Didn't read this, sorry - the last month has been so busy that I kept forgetting about the book, also am knee-deep in a huge Iain M Banks at the moment which is excellent so am distracted by that. Anyway, I had a quick skim but wasn't drawn in enough to actually read, so I don't have an opinion.
I found the first story easier to read, and more enjoyable. The problem for me with the second one was the names....I had to keep checking back to work out who everyone was., and this prevented it from flowing as I read it.
It was a nice choice though, and as is often the case with the bookswap, a book I would not have read any other way, so thanks JenniL for picking it.
Agree that this was a great choice - and reminded me how much I enjoy short stories despite thinking I won't ! I loved the first one; I took it to bed wanting an early night and read it all immediately; it was just such a good read, the characters were really well written I felt. The second story was very good as well, again (there seems to be a bit of war time theme with this book swap club!) it described a period of history that I am enjoying (if that's the right word) learning more about.
I really enjoyed this book too. While they were both very well-written, I definitely enjoyed the second story more - it's not a period in time that I know much about and I thought it was just beautiful. The first one was just too tense for me to really enjoy it, and I found it more difficult to identify with the characters. Like Lightshines said, I really wanted to know what happened next!
I've read 'Suite Francaise' so was interested to read this book. I am not a big fan of short stories, I find them unsatisfying and to a certain extent these were just the same. I wanted to know why Antoinette's mother was so bitter and twisted, what happened after the failed Ball? Similarly with the 'First Snows of Autumn' - what were the boys experiences away at war, how did the family eventually fare in Paris.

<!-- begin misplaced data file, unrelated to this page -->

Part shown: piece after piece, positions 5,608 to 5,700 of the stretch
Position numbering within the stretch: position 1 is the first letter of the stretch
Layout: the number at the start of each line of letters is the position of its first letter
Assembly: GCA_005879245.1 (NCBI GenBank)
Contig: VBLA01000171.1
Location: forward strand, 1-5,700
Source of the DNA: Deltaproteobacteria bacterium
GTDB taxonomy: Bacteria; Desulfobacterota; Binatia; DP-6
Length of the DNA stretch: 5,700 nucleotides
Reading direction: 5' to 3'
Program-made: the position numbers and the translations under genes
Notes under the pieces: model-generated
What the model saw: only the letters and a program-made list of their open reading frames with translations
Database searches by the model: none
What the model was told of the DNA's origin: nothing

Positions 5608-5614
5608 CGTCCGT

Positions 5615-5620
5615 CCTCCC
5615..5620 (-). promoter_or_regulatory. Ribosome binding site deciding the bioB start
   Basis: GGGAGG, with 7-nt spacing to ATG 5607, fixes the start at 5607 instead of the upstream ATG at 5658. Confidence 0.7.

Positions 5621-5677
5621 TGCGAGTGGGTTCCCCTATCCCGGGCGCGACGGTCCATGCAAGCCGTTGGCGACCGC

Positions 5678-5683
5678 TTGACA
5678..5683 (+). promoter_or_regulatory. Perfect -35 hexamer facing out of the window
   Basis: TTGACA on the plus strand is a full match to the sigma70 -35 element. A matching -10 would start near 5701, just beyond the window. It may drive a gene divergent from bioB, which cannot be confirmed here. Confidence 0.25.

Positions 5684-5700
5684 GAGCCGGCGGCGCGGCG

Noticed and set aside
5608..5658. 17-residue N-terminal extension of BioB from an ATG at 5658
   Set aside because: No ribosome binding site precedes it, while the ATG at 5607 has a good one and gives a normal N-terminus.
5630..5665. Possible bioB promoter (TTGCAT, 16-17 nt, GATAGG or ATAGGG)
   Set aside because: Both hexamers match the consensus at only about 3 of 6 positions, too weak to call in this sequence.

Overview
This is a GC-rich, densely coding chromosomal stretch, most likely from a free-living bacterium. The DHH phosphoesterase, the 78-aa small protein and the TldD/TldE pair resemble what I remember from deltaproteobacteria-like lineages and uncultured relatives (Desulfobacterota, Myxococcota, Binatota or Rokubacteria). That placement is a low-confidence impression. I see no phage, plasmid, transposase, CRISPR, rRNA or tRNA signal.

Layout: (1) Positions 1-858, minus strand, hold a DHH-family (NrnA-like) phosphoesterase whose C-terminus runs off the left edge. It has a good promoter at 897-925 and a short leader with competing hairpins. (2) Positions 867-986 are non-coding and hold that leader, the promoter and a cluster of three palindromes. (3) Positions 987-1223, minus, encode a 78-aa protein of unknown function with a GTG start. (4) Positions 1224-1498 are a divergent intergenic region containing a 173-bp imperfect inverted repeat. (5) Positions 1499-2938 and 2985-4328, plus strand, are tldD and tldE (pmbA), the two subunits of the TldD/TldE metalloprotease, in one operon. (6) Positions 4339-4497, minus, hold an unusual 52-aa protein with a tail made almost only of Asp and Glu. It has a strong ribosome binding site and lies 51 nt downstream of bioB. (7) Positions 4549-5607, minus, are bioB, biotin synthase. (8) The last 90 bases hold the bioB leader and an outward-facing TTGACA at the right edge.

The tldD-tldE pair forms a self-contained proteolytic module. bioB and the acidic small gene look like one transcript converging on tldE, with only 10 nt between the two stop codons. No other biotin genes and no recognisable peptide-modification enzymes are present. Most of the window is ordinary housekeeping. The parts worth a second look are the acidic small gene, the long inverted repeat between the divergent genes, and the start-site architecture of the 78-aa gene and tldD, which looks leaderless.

I enjoyed the first story more than the 2nd because in a way it was easier to identify with - having been a teenage girl and now being the mother of one! But I think the second story was probably better written in that although it didn't have a complex plot, the central character seemed richer to me.
So, definitely not a choice I would have made, but well-written and good way to spend a couple of hours. Thanks, JenniL
Read in record time as I just couldn't put it down. With hindsight I wish I'd had the self control to pause for a few days after the first story before starting the second to make the most of it.
My favourite was the first story, loved the characterisation. Amazing that in so few pages there is so much clarity of character without becoming just a caricature. And I thought it captured some of the agonies of being adolescent in a way that superseded the specific cultural context, although the translator's note was useful for filling in the context.
I struggled slightly to keep track of all the characters in the second story and adjust to the difference in pace, although I suspect neither of those would have been so tricky if I hadn't rushed straight onto it! Despite studying the Bolshevik Revolution though, I'd never really thought much about the personal implications for the surviving White Russians and where they went, so it was fascinating to see the traumas of making a cultural transition and practical adjustments for them.